He further noted that the COVID-19 experience has reaffirmed the relevance of WASH in the development paradigm and most of all the strong link between WASH and health that requires urgent attention of particularly Government; and that IRC will continue to build alliances to support Government to strengthen WASH systems for COVID-19 emergency response and beyond.
On his part, the President of the Kumasi Bantama Stake of the Church of Jesus Christ of Latter-day Saints, Mr. Samuel Appiah, said the donation was indeed to complement the government’s effort in supporting the needy and vulnerable who were affected by the COVID-19 situation. He said the pandemic had brought untold hardships to many people, especially the vulnerable, and added: “As a church, our aim is to seek the welfare of the poor and the needy, hence this collaborative gesture.”
IRC Ghana and Latter-day Saints teams then joined hands in presenting the detailed list of the relief items to the Metropolitan Chief Executive (MCE) of Kumasi Metropolitan Assembly, Mr. Osei Assibey Antwi.
The Metropolitan Chief Executive (MCE) of Kumasi, Mr. Osei Assibey Antwi, who received the items thanked the two organisations on behalf of his team and the affected beneficiary households, stating that the support was timely as a lot of people are yearning for food to feed their families due to the COVID-19 restrictions that affected the area.
He commended IRC for the great support over the years, “they were at the forefront of a nationwide MMDA sanitation contest that ended last year where KMA came up tops and was awarded GBP 400,000; and today they are here again, this time with the Latter-day Saint Charities brought on board at a time this support is most needed.”
The MCE said that the collaboration needs to be further strengthened as IRC’s expertise in WASH was crucial in the management of the pandemic since most of the protocols of COVID-19 are water, sanitation and hygiene related.
The Metropolitan Director of Social Welfare and Community Development and the lead person in-charge of the onward distribution of the relief items, Esther Apraku Nyako expressed her excitement and appreciation for the donation. “I'm excited because this is one of the biggest non-governmental donations of food items we have seen so far since the COVID lockdown and we really appreciate it.” She explained that the 500 target beneficiary households include widows, persons with a disability, the aged and those on the livelihood empowerment against poverty (LEAP) programme; and that each household will receive 1 bag of rice (25kg), cooking oil (2 litres), canned fish (5 pieces of 400g), tomato paste (5 pieces of 400g), 1 long bar of soap and 5 pieces of carbolic soap.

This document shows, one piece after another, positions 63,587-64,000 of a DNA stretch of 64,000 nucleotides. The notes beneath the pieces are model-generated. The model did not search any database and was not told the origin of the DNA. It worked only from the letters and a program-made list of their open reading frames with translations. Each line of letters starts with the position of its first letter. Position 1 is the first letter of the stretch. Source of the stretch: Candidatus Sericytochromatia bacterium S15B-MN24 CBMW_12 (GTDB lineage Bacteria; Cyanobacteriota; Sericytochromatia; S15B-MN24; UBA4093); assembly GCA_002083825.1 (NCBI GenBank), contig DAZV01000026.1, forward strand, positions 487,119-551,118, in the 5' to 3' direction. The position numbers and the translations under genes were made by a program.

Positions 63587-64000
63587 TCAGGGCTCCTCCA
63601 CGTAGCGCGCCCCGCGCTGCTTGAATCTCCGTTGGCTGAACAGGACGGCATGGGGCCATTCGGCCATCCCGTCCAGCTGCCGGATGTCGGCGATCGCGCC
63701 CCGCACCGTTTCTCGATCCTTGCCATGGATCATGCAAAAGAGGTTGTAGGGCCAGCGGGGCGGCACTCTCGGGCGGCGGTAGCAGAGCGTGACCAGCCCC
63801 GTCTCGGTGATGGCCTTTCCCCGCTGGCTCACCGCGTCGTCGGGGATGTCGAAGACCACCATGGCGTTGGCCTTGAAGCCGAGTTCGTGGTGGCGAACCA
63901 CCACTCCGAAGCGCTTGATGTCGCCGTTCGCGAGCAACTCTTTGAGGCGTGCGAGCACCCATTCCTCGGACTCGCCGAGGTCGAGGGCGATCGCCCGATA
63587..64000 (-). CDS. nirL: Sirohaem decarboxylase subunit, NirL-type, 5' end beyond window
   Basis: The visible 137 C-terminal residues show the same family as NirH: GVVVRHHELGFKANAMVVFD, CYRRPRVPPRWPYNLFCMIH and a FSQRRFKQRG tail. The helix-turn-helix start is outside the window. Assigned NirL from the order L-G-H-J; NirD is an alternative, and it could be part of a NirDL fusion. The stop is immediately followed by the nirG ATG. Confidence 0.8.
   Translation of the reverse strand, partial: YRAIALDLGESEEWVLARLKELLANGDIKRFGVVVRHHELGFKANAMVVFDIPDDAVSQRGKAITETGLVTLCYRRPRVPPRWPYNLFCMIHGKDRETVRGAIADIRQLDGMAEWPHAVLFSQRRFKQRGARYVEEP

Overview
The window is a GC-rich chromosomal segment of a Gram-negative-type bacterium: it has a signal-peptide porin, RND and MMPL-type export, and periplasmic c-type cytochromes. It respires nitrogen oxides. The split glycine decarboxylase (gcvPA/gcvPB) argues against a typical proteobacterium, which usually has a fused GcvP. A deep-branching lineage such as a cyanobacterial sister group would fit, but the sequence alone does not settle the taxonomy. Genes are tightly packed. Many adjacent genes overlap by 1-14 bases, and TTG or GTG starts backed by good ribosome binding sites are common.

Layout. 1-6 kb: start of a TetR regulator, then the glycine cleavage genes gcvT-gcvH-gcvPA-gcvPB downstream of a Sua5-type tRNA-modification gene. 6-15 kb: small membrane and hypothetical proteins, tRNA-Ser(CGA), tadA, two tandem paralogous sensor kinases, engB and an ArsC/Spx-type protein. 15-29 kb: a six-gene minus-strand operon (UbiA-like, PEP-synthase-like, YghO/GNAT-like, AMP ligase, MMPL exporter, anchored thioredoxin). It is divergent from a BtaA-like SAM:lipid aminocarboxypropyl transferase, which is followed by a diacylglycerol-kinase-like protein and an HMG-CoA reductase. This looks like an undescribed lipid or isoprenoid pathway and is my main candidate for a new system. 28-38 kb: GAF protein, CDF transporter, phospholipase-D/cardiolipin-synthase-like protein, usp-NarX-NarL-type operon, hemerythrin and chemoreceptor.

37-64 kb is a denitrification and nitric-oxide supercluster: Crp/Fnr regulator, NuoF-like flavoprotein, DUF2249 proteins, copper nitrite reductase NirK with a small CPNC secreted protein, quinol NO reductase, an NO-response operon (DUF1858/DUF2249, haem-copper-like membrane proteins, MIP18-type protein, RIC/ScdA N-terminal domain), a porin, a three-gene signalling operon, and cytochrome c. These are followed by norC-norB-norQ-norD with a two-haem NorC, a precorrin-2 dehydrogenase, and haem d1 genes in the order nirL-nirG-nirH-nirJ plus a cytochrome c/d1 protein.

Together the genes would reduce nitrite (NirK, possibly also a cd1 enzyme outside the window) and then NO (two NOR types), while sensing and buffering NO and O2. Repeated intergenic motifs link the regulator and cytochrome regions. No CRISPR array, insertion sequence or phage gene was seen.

Present at the donation ceremony were the KMA team led by the MCE and Metropolitan Coordinating Director, representatives of IRC Ghana and Latter-day Saint Charities, and members of the media.
In Kabarole District IRC's support is driven by strengthening WASH in healthcare facilities.
On 21 March 2020, Uganda had its first confirmed case of COVID-19. This was followed two days later by eight more. Prior to that, on 18 March, the President addressed the nation on COVID-19 and outlined the guidelines on preventative measures.
The Government of Uganda has established a number of structures to coordinate various COVID-19 response activities. These include:
The Ministry of Health has published and disseminated key COVID-19 information materials including a fact sheet, a poster and guidelines for prevention of COVID-19 in public places (banks, offices, shopping malls, restaurants, markets). Other ministries including the Ministry of Water and Environment have also issued their guidelines. The Government established a call centre and a COVID-19 Information Portal with a real-time database.
A summary of the national and Kabarole District COVID-19 situation as of 31 May 2020:
Following the confirmation of the first COVID-19 case in Uganda, Kabarole District Health Office constituted a District COVID-19 Response Task Team concerned with surveillance, response and mitigation against the spread of the disease. This is headed by the District Health Office and is part of the overall District COVID-19 task force. The task force developed a detailed Preparedness and Response Plan and Budget which was widely shared with all stakeholders in the district, including IRC. This was used to raise financial and material support in the district in addition to funding provided by the Ministry of Health.
Kabarole’s focus is towards risk communication, surveillance, infection prevention and control, transport for frontline health workers, information education communication (IEC) materials and personal protection equipment (PPE). IRC agreed to contribute towards the key areas and participate as a member in the COVID-19 infection prevention and control (IPC) team albeit virtually and on the phone.
IRC Uganda has supported Kabarole District’s efforts in the prevention and mitigation of the virus in the following ways: